Data sources will typically range from stand-alone systems with proprietary architectures, e.g. LDAP system, to larger systems encompassing equipment with shared software architecture, e.g. HVAC control system made of compatible sensor nodes and timers, to systems with standard/open architectures facilitating equipment interoperability, e.g. sensor network with ZigBee [20] stack. Major architectural discrepancies between legacy architectures, henceforth closed systems, and systems with standard/open architectures, henceforth open systems, raise integration challenges.


5.1 Open systems


Advantages of architectures facilitating access to raw data are tremendous for electricity profiling based on opportunistic data exploitation. First, access to data at the source allows data from discrepant hardware/software systems to be represented uniformly, through various steps of reformatting. Promoting uniform data representation allows both simplified data interfacing and storage, where discrepancies between each data format would otherwise lead to incompatible system components. Low-level data uniformity furthermore favours data combination and data sharing by supplying a single interface to heterogeneous data. A single dataset can be reused by multiple data analytics software components, and multiple datasets can be used together by a single component. In a closed architecture, a second application would require the deployment of an additional but identical measurement device.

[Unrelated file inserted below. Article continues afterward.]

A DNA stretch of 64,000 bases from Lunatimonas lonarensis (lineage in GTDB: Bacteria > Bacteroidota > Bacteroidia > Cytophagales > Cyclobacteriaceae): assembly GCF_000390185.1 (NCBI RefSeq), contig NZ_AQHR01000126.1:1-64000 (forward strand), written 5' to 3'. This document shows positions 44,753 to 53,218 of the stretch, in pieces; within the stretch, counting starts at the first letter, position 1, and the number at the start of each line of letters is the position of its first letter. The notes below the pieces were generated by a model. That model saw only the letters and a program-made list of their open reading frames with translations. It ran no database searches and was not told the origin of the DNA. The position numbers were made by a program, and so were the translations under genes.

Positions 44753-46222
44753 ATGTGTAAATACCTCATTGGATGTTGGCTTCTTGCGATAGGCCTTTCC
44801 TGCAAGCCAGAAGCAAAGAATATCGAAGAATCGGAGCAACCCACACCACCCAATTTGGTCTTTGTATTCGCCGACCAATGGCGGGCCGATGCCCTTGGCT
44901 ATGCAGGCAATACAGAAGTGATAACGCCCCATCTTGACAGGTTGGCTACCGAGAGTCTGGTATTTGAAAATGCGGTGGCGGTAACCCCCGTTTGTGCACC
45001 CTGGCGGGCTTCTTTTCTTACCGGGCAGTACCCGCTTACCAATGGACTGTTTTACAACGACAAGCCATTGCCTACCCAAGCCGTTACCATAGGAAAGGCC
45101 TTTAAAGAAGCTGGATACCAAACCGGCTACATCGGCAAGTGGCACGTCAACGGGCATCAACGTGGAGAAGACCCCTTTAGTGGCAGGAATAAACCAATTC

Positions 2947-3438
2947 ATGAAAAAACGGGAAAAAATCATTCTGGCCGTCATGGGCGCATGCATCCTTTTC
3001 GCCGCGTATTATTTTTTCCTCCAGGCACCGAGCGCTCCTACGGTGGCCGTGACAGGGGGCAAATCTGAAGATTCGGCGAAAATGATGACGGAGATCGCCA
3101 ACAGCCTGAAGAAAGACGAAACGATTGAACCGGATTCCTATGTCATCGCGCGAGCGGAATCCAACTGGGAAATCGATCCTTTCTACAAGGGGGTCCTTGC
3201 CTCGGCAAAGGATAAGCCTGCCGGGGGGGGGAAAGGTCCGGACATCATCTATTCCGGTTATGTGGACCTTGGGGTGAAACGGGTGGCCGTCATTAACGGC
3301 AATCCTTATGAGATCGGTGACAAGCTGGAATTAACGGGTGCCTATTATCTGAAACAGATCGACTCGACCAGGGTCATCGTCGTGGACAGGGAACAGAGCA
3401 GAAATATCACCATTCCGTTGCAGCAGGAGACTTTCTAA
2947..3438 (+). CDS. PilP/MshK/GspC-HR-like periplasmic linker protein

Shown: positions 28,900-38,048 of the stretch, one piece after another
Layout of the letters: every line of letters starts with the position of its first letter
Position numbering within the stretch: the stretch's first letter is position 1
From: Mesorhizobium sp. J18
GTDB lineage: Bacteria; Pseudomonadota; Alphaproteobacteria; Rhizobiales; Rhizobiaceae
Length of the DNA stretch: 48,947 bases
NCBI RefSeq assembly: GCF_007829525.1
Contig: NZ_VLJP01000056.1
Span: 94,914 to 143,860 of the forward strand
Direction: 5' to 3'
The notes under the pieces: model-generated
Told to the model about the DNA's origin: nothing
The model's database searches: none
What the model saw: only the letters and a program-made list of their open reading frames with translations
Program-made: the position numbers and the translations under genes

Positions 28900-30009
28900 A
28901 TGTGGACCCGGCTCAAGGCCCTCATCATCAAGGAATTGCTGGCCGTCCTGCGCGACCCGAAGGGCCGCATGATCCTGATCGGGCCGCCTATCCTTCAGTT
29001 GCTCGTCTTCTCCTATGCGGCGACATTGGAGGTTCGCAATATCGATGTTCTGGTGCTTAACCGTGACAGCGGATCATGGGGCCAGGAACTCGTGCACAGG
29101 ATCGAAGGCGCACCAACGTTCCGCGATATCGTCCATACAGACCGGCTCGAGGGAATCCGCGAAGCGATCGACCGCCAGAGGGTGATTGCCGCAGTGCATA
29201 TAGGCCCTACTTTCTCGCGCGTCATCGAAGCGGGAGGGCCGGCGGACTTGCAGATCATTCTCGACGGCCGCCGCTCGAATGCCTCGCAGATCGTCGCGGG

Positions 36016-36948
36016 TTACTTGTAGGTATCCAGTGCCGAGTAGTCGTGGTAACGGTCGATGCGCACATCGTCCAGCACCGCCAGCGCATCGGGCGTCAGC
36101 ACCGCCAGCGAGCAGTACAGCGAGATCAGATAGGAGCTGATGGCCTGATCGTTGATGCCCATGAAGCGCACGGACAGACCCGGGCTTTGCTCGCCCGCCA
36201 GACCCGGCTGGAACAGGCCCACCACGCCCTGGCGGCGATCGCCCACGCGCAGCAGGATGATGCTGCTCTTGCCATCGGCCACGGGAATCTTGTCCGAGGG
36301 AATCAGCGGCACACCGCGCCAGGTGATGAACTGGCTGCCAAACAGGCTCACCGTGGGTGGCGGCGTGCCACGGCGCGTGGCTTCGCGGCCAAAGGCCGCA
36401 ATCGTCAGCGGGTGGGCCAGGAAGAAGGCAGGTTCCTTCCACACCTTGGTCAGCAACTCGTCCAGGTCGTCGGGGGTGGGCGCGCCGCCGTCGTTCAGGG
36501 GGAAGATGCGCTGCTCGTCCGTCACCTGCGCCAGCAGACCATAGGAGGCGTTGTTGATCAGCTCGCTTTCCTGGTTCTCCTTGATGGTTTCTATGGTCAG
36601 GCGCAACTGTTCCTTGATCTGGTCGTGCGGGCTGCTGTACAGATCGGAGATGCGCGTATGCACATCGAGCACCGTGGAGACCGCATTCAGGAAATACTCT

Recent efforts have proposed service-oriented architectures promoting open provision of buildings’ raw data [21], for example a building operating system in which equipment such as sensors and meters provide a service exposing their underlying functionality, e.g. provision of raw sensory and electricity data. These services are accessible through an abstraction layer available either directly at the equipment or through a gateway for legacy devices. Raw data is therefore accessible to a collection of core operating system services and applications. Other efforts such as the European Union FP7 Hobnet project [22] have similarly defined an architecture with data production separated from data utilisation.

Although interoperability and open access to raw data has major advantages, the reality is that leveraging data as a resource of value is often key to establishing and realising strong business cases. Protection against competition therefore reduces the chances of seeing a company sell a product and at the same time allow other commercial solutions to tap in for free into their data sources.


4.2 Closed systems